Of course the draft had been abolished a few years before I reached the age of majority, and it turns out that my services were never needed by the U.S. military (not to mention that my lousy eyes would have probably caused any draft board officials to fall on the floor laughing at the thought of someone with 20/600 uncorrected vision holding a rifle). Still, I remember being a bit apprehensive about officially joining a pool of people for a potential draft, even if one did not exist at the time.
So I hold onto this ancient document, even though it would have to be one hell of a war if they started drafting half-blind forty-somethings for service. I am not sure what role I might serve, or if my philosophical tendency toward pacifism could be subverted for the a given conflict. I certainly would have no problem defending my neighborhood from an invasion of wild-eyed, murderous, and starving North Koreans soldiers should they decide that Toledo could better be conquered by land instead of a Nodong-B missile carrying a nuclear payload.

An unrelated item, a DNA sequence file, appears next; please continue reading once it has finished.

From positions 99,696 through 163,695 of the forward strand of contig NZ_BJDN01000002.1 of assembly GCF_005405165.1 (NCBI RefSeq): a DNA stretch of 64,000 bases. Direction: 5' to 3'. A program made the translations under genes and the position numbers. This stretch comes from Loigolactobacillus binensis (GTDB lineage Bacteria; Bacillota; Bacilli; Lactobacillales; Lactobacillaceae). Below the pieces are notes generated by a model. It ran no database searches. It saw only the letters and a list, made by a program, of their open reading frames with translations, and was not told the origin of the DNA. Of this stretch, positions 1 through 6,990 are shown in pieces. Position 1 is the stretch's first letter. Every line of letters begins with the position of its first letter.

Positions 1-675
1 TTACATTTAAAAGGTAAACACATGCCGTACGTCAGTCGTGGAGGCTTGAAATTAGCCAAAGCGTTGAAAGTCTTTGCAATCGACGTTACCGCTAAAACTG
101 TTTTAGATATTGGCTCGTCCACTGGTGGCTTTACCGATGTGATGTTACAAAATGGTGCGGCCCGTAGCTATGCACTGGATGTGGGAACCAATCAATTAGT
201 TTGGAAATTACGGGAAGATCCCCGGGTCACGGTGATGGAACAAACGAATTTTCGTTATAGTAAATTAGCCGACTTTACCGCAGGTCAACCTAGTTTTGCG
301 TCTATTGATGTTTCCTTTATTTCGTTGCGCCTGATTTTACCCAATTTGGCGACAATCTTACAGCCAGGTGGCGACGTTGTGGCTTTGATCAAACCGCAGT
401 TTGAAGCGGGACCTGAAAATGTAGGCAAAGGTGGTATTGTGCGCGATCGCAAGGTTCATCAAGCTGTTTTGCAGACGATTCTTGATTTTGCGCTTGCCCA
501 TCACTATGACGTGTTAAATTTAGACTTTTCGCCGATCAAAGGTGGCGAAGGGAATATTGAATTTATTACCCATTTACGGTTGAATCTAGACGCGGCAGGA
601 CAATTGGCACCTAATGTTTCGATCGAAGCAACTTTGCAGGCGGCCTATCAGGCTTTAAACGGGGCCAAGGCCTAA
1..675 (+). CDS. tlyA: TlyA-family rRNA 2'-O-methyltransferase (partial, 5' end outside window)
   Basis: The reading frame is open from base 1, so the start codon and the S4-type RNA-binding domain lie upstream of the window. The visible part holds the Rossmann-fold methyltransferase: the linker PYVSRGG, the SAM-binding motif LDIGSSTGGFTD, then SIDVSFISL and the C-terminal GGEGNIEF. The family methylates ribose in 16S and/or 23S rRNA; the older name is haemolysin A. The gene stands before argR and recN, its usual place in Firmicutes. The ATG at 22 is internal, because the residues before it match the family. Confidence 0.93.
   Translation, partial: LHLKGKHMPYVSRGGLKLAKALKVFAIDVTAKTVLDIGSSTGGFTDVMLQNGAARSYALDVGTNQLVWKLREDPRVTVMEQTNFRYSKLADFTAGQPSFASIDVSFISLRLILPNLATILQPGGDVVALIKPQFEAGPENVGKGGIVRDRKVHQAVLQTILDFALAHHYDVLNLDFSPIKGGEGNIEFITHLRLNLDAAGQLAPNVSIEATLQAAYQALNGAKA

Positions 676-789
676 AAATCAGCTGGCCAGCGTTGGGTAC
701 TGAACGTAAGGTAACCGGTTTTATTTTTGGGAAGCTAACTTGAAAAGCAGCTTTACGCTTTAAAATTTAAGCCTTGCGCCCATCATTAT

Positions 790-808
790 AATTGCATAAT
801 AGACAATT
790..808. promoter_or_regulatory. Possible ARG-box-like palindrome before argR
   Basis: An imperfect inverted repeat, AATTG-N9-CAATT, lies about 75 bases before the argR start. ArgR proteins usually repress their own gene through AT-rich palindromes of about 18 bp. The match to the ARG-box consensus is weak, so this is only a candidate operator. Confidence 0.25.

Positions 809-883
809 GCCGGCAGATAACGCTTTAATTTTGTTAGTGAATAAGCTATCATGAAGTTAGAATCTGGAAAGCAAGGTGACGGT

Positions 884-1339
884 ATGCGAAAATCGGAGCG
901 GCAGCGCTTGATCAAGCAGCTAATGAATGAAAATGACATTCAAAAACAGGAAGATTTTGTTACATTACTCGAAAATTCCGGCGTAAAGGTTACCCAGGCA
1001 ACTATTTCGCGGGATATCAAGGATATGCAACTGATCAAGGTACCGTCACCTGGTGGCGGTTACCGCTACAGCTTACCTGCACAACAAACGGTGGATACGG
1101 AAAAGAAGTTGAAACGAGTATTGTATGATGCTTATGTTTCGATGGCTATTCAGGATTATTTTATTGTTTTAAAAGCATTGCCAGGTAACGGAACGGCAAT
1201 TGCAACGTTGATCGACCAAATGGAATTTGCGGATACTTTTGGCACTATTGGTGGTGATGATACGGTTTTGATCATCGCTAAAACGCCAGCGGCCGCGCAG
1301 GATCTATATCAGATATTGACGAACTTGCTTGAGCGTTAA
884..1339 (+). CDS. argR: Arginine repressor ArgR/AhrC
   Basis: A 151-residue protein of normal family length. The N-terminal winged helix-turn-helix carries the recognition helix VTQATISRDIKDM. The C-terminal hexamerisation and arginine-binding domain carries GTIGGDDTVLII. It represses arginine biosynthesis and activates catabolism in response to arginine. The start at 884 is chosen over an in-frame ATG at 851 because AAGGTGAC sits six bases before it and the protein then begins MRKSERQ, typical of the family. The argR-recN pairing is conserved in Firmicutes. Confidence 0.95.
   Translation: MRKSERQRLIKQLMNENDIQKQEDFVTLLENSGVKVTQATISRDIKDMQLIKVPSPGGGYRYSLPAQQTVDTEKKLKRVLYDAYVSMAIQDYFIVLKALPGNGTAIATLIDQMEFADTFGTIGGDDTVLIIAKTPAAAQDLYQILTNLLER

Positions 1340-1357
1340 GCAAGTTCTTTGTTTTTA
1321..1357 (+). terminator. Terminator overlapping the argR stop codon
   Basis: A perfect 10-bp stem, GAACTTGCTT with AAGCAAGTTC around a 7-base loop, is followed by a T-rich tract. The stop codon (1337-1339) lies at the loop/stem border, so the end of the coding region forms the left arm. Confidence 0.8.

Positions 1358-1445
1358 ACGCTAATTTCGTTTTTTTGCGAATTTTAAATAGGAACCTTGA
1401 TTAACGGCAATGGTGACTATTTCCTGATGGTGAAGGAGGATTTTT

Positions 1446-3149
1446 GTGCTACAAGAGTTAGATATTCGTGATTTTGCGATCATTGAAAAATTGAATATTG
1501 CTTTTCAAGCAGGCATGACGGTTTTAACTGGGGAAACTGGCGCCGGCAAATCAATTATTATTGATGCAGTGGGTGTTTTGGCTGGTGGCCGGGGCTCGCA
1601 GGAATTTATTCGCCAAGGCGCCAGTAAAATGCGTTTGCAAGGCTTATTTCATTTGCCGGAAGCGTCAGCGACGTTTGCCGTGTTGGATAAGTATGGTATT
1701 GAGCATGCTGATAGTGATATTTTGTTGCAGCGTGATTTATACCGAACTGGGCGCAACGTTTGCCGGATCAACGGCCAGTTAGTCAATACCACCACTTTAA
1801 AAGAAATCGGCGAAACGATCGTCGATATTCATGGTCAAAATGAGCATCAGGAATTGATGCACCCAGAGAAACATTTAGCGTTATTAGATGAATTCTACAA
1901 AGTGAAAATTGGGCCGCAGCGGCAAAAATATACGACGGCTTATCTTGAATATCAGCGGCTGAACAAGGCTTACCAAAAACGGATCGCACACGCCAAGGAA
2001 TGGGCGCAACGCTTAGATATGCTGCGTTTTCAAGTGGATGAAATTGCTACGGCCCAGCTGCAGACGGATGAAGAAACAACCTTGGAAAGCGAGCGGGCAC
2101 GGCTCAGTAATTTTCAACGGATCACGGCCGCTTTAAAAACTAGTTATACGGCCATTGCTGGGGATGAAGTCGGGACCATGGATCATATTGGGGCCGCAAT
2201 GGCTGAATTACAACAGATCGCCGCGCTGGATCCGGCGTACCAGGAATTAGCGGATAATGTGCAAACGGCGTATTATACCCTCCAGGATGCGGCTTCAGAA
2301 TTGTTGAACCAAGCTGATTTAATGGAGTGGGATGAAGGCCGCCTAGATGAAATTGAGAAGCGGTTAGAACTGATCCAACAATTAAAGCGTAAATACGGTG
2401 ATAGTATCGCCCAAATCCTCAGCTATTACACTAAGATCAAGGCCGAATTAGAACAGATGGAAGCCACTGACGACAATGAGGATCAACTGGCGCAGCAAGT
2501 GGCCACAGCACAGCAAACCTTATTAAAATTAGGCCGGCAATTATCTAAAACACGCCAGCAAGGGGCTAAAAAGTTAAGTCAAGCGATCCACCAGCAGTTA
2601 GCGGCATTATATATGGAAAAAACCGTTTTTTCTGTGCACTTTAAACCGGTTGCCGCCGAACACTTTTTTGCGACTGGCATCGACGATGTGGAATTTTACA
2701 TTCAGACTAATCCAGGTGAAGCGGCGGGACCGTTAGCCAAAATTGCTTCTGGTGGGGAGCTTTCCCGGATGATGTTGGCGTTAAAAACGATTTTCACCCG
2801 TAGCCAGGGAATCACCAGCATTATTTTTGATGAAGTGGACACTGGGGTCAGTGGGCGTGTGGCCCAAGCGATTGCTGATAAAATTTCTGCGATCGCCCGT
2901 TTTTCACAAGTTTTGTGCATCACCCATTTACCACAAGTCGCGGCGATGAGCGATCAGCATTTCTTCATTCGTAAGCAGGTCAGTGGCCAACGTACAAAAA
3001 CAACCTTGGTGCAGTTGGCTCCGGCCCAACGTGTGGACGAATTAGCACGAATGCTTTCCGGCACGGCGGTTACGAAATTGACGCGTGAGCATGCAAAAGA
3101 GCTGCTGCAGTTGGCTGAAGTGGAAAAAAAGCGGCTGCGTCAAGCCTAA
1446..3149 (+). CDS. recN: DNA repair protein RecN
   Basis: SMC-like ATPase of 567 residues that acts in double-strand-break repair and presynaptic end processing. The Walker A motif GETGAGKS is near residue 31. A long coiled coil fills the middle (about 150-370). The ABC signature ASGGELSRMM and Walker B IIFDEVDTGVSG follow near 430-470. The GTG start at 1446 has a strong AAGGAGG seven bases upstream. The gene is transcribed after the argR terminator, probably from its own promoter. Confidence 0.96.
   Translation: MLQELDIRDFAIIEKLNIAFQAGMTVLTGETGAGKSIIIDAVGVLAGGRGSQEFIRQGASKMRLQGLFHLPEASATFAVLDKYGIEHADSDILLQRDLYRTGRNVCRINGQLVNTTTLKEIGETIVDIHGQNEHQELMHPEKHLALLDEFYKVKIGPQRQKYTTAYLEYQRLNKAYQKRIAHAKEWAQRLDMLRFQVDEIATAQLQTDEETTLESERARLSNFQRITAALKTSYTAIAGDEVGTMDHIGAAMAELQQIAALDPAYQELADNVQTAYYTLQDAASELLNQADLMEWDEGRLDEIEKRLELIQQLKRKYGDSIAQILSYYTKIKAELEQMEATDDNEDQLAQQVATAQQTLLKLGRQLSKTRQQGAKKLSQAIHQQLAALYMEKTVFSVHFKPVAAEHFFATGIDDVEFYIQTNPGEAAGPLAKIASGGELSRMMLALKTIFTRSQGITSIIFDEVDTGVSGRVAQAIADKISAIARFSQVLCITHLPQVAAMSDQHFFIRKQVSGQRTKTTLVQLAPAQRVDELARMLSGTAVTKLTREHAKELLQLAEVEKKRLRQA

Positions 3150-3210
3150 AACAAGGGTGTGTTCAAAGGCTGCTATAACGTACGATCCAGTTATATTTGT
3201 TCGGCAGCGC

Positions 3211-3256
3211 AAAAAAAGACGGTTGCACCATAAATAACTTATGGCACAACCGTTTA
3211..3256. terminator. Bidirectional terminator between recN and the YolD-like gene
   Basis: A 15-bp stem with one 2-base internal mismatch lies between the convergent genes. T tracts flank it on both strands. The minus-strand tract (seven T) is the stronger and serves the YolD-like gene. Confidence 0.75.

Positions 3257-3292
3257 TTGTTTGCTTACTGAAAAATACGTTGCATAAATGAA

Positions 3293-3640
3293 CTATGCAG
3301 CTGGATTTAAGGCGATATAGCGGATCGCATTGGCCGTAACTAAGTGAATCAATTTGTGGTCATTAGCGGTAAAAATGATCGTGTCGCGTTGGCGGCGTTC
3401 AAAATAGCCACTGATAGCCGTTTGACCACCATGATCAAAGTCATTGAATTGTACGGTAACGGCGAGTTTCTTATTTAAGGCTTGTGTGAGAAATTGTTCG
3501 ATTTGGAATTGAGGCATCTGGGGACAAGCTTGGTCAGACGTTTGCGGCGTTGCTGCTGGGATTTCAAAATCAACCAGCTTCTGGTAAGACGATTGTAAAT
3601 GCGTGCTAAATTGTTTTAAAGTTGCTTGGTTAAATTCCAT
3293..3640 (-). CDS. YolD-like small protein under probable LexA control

(Inner Beavis: "Huh huh, he said 'no-dong.'")
Then there is the issue of whether an increasingly automated and digital military will ever need millions of foot soldiers and deck hands again. Remote controlled drone aircraft and unmanned armored vehicles are no longer the province of science fiction, and I suspect that wars of the 21st century will look much different than those of prior centuries.
Yet I will hold onto this piece of paper anyways. It survived nearly three decades of moves, housecleanings, and attacks from the lamb motor on my vacuum cleaner, so I figure the document has some hidden value based on its sheer longevity. If nothing else, the future grandkids can peruse it when I am a senescent geezer drinking day-old coffee on the front porch in my rocking chair.